Sunday, May 10, 2015

Sex, Hope & Talent in DEAR HENRY

"Henry, I'm not judging you -- but you're a freak."  That line gets a well-deserved big laugh in DEAR HENRY, an hour-long one-man show written by novelist/playwright Arthur Wooten.  Full disclosure:  I read this play weeks before it landed onstage upstairs at The Duplex, the long-popular cabaret on Christopher Street in New York City's Greenwich Village.  If you've ever seen Love Letters,  this show has a touch of the Love Letters about it, minus one actor.  Young, fastidious Clark Compton Lowell III reads letters exchanged between him and Henry, the elusive object of his desire.  We never see Henry. We only see Clark as he reads their letters and shares the tale of their sexual escapades.  He hopes for a love life with Henry, the unpredictable sexual adventurer. Clark is played by Luke Doyle.  The big Dear Henry surprise last night was discovering that talented young Doyle does not have an agent.
Mr. Wooten has written funny novels that should have been made into feature films or adapted for TV sitcoms.  He's taken meetings with industry executives for such, but none -- as of yet -- has led to a green light for a film and/or TV project.  Dear Henry is more sexual in content.  Very sexual.  That makes it like the kind of entertainment I've seen onstage at The Duplex.  It's had no shortage of one-man shows about a gay character going into R or X-rated detail about his sexual quirks and misadventures.  Dear Henry was a good fit for the Christopher Street cabaret.
Dear Henry includes sex with plastic objects, sex with furniture, descriptions of festive flatulence (yes, I just wrote that), some gross-out fetish behavior, an impromptu toilet break, prison sex, dangerous fish and a prosthetic penis.  It also has long medical terms.  In several shows I've seen at The Duplex, the journey of self-discovery for a gay man is usually of the "I-Me-Mine" variety.  The action is pushed by hormones.  Self-discovery in those shows always comes from fun with one's genitalia.  It never comes from being of service to others and doing charitable deeds like teaching underprivileged adults how to read, visiting and helping the elderly, feeding the homeless in a soup kitchen or other volunteer activities.  Nor is the object of desire someone who devotes time to charitable deeds.  In that regard, Clark's attraction to Henry makes him ripe for The Duplex. He loves how non-conservative Henry is.  And Henry must be a hot-looking guy.  If he looked like Jack Black and pooped in a shoebox, would Clark still romantically desire him?  Hot looks are a successful resum√© in young gay male culture -- even if you have no skills.  Wooten's writing and directing is clever.  You do wonder if Henry really does exist or what appears to be Clark's apartment is really a room in a sanitarium.

When I saw the show, I felt that Arthur Wooten could've trimmed some of the extreme sexual passages. Not because I'm a prude.  But because he found such a strong actor that the excess sex wasn't needed to hold your interest.  Luke Doyle brought the character to life and found the basic core of hope that the story has.  Hope fuels Clark's character.  There's unusual and lurid sex coupled with some tenderness, like in a Gregg Araki movie such as Mysterious Skin.   Also, it's a difficult piece to perform.  It may not seem so because, frankly, the actor made it flow.  In other one-man shows I've seen at The Duplex, you could tell that some stuff was improvised.  Or the performer referred to paperwork with notes onstage.  That was all acceptable.  But Doyle was off-book.  He memorized this complicated comedy monologue.  His physicality was excellent.  Not one wasted movement.  His slightest gestures were inspired and revealed character.  The way he'd twirl a foot, a hand placed demurely under his chin, the tilt of his head when talking to the unseen Henry -- all good.  He also plays Henry -- quite butch and with more bass line in his carriage compared to the treble clef way Clark carries himself.  The actor also plays Clark's mother. Doyle was specific in each different character he played.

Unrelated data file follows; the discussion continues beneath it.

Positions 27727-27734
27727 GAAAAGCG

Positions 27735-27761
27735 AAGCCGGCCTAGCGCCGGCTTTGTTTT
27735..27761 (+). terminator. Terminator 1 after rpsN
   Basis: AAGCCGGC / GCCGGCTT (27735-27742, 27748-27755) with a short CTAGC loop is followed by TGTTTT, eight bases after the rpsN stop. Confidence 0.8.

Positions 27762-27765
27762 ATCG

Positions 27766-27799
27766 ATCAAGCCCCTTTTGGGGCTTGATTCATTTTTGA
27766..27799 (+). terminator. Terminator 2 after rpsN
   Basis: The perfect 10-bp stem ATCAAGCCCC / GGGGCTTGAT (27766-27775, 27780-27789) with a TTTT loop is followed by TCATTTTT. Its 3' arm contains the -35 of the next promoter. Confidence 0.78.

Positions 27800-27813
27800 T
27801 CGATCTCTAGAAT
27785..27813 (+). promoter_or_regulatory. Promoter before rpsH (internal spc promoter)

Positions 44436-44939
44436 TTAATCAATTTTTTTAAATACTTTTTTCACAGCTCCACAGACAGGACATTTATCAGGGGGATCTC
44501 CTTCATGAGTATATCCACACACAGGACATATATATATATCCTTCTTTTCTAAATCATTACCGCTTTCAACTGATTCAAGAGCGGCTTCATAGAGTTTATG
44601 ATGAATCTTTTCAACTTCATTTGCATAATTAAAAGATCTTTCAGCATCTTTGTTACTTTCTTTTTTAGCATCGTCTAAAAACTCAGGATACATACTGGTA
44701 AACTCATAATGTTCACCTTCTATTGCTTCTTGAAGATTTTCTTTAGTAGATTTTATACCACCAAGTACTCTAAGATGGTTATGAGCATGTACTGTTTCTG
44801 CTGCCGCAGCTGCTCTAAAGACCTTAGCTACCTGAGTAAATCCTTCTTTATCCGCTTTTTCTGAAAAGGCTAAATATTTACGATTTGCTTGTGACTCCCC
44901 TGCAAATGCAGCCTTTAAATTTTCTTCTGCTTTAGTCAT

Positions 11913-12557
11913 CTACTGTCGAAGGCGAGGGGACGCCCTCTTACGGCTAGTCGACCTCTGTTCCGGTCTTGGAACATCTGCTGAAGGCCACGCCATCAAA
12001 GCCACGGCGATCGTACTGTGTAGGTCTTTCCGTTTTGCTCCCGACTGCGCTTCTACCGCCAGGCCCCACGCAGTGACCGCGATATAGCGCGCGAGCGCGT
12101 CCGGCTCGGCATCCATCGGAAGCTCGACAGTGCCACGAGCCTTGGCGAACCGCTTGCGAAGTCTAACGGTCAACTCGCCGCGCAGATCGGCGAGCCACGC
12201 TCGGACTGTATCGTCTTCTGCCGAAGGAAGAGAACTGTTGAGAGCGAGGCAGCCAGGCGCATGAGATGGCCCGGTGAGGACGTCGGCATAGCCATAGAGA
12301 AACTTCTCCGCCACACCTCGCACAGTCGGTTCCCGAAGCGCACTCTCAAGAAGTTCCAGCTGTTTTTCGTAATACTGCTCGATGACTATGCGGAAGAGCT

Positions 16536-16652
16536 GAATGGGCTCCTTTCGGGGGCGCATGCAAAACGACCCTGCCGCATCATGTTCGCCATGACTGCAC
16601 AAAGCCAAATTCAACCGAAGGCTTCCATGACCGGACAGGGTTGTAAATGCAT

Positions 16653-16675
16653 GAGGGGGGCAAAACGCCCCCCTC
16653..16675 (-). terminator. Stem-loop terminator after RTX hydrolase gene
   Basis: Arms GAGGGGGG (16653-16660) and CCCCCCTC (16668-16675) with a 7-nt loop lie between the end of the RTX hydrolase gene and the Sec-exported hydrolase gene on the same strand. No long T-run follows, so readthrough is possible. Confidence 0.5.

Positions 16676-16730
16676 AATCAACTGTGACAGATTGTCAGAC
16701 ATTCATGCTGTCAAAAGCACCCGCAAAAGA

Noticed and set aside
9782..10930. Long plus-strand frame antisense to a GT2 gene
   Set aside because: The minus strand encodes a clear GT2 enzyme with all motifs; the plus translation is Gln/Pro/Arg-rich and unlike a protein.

Ten minutes into the show last night, I said to myself "Wow...this kid's good."  (The actor is in his early 20s.)  If I was Luke Doyle's agent, I'd be submitting him to play political aides on shows such as House of Cards and Scandal or a law school student on How To Get Away With Murder.  I'd get him cast as a Brooklyn hipster on HBO's Girls and I'd definitely be submitting him for parts in national TV commercials.  If I was an agent and had seen Dear Henry, I would've stayed to meet the actor after the show -- which I did -- and I'd have given him my card so he could call my office and set up a meeting.

Do agents still do that sort of thing anymore?   They used to.  If not, shame on them.

Once you get through all the sex, Dear Henry is about hope and acceptance.  I hope Luke Doyle lands a smart, imaginative agent who will get him the quality of auditions he deserves.  It was a thrill to watch his work.  Visit the actor's website here:

To see and purchase the playwright/director's novels, visit his website here:  

Dear Arthur, thanks for bringing such a talented new actor to our attention.

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